BOE Policy Tightening Better Late Than Premature, Vlieghe SaysBy
Policy maker warns caution is warranted due to asymmetries
Says U.K. consumer slowdown is likely to intensify this year
When it comes to raising U.K. interest rates, it’s better to be late than early, according to Bank of England policy maker Gertjan Vlieghe.
With the benchmark rate at a record-low 0.25 percent and asset purchases “an imperfect substitute,” the BOE’s nine-member policy setting committee has less room to ease measures than to tighten, he said in a speech at Bloomberg’s European headquarters in London on Wednesday. He also warned that consumers -- so far the powerhouse of economic growth -- are starting to slow their spending and businesses could have a greater reaction to uncertainty as Britain moves closer to leaving the European Union.
“A rate hike that turns out to be premature is a more serious mistake than one that turns out to be somewhat late,” Vlieghe said. “Caution is warranted.”
BOE officials lowered the benchmark and expanded stimulus to bolster the economy in the wake of June’s Brexit vote, but since then the U.K. has proved more resilient than their forecasts. Fresh fuel was added to the debate last month over whether rates are too low when policy maker Kristin Forbes broke ranks to vote for a 25-basis point increase, and some others indicated that they may also be leaning that way.
Vlieghe indicated that, for now, he’s not one of them, although he remains alert to developments in wages and inflation expectations.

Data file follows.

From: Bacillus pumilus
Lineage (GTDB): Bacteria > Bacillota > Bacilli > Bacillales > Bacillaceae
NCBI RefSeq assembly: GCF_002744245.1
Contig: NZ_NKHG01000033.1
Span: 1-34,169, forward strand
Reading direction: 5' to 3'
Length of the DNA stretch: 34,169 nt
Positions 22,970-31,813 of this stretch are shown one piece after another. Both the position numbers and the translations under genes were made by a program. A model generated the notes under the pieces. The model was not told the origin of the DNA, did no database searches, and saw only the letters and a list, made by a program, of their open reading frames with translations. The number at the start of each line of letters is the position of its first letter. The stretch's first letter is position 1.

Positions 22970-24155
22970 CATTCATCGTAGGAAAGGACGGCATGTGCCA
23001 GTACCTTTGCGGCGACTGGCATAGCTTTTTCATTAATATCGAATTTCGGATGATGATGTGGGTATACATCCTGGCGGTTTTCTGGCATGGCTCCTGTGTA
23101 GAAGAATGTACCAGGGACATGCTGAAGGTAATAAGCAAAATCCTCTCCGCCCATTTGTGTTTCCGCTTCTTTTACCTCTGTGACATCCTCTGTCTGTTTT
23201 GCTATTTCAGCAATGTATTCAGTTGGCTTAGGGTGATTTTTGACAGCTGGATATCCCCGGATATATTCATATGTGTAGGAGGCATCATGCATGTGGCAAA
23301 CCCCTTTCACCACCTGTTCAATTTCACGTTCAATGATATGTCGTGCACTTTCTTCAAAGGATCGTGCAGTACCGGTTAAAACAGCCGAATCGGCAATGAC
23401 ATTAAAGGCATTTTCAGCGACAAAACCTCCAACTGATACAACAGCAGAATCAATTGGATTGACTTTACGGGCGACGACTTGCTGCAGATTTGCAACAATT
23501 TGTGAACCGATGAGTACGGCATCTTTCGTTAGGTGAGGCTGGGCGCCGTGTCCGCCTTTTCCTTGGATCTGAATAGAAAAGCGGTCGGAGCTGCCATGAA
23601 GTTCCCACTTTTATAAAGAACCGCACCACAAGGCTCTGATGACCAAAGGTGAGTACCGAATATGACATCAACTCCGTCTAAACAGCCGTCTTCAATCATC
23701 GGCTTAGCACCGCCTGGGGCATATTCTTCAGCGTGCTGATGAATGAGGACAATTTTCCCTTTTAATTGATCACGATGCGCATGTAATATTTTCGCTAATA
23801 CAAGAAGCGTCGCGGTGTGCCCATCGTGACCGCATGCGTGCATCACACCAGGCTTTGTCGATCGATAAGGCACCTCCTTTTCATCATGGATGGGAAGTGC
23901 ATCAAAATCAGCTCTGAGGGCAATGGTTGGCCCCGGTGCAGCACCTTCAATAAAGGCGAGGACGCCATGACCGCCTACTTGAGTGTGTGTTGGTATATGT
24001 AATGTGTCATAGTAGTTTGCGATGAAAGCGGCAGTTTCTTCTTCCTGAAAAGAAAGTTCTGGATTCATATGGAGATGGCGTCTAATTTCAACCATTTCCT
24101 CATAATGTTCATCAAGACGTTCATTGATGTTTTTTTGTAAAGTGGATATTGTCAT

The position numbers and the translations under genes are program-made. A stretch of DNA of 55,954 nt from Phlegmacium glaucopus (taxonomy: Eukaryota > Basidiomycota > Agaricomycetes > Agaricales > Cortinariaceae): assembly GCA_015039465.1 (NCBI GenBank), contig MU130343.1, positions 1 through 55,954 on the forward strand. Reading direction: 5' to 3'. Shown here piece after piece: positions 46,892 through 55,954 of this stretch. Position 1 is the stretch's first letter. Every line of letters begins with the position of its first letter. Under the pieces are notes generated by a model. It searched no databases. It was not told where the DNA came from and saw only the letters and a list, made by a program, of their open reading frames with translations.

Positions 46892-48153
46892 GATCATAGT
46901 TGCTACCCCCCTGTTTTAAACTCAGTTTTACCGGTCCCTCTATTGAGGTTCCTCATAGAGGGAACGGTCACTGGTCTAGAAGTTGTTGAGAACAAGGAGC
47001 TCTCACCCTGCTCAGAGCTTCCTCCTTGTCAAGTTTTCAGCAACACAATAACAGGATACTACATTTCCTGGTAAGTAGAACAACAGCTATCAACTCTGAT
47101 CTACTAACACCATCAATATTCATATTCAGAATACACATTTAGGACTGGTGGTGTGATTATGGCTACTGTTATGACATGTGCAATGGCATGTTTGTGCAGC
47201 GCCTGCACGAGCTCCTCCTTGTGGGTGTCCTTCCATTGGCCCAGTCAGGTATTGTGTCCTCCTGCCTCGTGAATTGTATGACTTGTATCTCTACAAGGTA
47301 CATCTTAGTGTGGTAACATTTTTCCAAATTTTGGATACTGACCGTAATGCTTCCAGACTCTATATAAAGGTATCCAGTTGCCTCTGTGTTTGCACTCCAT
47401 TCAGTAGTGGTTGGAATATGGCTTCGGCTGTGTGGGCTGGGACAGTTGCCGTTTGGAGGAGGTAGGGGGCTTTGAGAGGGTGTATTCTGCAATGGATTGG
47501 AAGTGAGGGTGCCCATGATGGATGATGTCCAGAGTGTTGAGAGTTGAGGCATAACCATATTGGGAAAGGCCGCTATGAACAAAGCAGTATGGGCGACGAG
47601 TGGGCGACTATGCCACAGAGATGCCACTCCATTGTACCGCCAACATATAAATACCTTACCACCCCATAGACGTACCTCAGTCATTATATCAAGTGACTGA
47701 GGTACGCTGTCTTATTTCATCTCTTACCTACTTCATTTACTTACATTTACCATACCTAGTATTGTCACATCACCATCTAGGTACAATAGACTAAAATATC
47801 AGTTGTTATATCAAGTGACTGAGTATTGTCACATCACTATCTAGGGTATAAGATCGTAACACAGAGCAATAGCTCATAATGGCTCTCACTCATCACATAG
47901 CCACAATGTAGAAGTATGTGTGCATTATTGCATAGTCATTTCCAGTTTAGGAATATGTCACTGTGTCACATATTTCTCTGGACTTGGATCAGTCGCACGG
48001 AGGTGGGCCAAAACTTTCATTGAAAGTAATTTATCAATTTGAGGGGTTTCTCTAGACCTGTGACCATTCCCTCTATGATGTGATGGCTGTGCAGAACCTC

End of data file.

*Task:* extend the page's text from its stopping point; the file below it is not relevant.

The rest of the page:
If “I see signs that inflationary pressures are spreading beyond just exchange-rate pass-through, or I see a re-acceleration of indicators related to household spending and credit, that would be my cue that a slightly higher level of bank rate is warranted,” he said.
Wages were one of the key factors in the outlook for policy. If persistently slower-than-expected pay growth over the past several years was caused by low inflation, then there may be a pickup in salary increases this year and next. However, if the source was greater slack in the labor market than policy makers believed, there might not be any significant earnings growth in the coming years, Vlieghe said.
One sign that policy is too loose may be if strong credit growth continues, Vlieghe said. The central bank’s Financial Policy Committee warned last month that household indebtedness both “remains high by historical standards and has begun to rise relative to incomes.”
Vlieghe became the latest to weigh in on the debate about the value and accuracy of economic forecasting, pointing out that the BOE’s own predictions are as good as most other bodies and “also systematically better than guessing, or asking a chimp.” The economist, who holds a PhD from the London School of Economics, said he’s surprised at the current denigration of his profession.
“I have been quite puzzled by the repeated attacks on economic experts, forecasters and models, based on these relatively small forecast errors,” he said. “Dismissing experts in general, and attacking the expertise of the economics profession as a whole, is a worrying and dangerous development. We risk making counterproductive decisions if prevailing evidence is simply ignored.”
— With assistance by Scott Hamilton
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